Ovo Energy has bucked the trend of falling gas and electricity prices by announcing up to 90,000 of its customers face a hike in their bills. But will the big six follow, which would hit millions of households?

It may be a minnow in the energy world, but Ovo's move is significant because it blames rising wholesale costs — the price all firms pay for their energy.

Were the market giants to follow, it would make today's trickle of bad news seem like a gushing waterfall for UK consumers.

Energy commentators say this is a possibility — though there is only an outside chance of this happening, they add.

Scottish & Southern Energy (SSE) has already confirmed it will honour its commitment not to raise prices until at least October.

Mark Todd, from comparison site Energyhelpline.com, says: "It looks like prices are now unlikely to go down any further. If wholesale prices keep rising, there is a risk the big six will start to hike prices again.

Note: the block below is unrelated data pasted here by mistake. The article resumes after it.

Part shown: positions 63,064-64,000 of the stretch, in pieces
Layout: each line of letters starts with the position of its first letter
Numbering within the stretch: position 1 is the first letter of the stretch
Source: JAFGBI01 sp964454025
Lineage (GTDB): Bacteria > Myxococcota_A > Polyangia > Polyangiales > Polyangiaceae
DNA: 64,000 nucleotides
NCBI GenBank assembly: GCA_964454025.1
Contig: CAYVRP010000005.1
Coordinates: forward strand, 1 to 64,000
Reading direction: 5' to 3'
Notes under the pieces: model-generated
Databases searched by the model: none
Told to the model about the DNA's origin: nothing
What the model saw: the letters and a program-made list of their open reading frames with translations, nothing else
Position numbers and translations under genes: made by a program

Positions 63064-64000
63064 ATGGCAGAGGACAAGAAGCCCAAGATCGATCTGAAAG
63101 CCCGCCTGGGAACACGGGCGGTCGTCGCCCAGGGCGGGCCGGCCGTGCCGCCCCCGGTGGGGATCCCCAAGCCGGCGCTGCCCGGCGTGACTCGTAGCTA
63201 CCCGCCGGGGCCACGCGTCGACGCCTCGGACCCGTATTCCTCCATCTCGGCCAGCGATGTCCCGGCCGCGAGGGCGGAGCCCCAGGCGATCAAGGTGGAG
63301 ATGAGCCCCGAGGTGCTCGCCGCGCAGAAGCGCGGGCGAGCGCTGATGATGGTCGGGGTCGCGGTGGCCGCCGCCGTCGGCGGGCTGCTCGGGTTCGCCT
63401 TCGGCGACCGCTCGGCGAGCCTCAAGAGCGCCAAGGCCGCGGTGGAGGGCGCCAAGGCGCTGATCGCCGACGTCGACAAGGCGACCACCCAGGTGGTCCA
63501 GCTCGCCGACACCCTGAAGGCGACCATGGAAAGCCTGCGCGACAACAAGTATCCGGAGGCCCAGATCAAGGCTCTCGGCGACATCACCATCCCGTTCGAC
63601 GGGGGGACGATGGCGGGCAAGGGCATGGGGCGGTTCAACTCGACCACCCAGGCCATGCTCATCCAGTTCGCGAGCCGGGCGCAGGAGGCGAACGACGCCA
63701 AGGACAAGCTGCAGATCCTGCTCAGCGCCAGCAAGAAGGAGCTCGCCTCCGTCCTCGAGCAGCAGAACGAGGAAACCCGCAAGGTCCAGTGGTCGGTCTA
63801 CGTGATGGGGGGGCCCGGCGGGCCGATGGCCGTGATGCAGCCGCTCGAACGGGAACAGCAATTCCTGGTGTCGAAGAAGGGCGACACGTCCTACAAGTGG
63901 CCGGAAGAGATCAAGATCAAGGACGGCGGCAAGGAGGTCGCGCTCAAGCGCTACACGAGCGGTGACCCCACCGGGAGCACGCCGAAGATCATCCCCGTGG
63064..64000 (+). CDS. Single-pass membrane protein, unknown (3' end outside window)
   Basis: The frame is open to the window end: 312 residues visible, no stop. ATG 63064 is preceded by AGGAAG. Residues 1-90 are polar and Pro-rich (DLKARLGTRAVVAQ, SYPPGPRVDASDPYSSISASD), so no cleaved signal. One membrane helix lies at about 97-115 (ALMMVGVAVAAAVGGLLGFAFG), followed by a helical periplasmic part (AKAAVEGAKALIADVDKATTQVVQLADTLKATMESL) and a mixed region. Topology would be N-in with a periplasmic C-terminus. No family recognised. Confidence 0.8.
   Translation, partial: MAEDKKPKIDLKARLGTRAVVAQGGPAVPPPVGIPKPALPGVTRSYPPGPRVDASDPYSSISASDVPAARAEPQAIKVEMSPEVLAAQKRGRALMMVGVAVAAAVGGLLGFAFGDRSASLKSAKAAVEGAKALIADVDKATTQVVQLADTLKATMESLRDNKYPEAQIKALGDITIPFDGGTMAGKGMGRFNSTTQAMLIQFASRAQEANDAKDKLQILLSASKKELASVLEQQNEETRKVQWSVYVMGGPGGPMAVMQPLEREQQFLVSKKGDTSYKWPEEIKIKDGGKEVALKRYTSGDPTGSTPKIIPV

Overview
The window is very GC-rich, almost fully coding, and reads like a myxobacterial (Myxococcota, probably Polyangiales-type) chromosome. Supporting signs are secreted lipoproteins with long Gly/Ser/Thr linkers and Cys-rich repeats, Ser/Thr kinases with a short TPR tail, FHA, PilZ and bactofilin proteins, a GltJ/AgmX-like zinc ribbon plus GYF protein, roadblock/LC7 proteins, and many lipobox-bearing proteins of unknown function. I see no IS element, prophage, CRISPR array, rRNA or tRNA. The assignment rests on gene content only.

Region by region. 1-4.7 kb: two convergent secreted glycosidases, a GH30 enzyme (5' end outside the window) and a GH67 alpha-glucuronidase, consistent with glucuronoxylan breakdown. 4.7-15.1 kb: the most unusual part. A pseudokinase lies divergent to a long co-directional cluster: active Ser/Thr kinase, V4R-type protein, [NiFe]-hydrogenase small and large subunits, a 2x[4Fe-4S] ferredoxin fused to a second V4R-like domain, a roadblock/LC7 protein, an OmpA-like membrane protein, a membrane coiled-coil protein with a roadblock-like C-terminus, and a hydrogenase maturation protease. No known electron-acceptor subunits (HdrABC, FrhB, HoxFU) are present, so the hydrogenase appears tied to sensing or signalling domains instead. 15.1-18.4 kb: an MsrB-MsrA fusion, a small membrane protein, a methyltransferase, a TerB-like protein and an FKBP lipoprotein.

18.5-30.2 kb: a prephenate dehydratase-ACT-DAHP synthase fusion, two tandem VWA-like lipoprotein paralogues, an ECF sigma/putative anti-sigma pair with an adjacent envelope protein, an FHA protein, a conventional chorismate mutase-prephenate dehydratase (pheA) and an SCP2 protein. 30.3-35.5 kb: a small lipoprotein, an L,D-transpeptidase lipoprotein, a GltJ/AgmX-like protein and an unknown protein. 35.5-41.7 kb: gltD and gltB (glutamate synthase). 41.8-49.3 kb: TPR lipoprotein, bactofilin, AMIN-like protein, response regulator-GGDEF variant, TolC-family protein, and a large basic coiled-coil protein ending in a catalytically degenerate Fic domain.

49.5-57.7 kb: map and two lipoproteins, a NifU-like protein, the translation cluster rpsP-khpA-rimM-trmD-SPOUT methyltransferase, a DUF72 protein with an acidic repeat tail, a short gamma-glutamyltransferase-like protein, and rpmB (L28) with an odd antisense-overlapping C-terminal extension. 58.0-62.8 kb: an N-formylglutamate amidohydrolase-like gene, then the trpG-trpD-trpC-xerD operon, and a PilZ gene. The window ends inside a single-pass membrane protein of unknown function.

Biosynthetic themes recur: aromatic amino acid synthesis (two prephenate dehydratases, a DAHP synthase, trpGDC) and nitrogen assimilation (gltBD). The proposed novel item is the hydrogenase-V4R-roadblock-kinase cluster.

"But the chance of that is low. We need a further few months of wholesale rises before that becomes a realistic option."

'Don't worry'

Tom Lyon, from price comparison site uSwitch.com, agrees: "Smaller suppliers are more nimble in reflecting wholesale changes. When prices fall, their customers benefit quicker.

"But when they're rising, they normally feel this quicker. It would be difficult for the big six to justify a hike based on a short-term blip. Just as they haven't reacted to recent falling prices, they are unlikely to knee-jerk to rising prices.

"The trend of higher wholesale prices needs to be consistent before consumers should worry."

Andrew Horstead, an analyst at Utilyx, is less optimistic, but still stops short of predicting rises: "The consensus is wholesale prices will stay high. The big six will be under enormous pressure to pass on higher costs to consumers."

All the big six energy firms — British Gas, EDF, Eon, Npower, SSE and Scottish Power — announced in January they would reduce either their gas or electricity prices, not both, by a typical 5%.

Most of those falls have come into force already, although Scottish & Southern's drop only happens on 26 March. However, the reductions failed to get anywhere near reversing the up-to-19% jumps for gas and electricity imposed last year.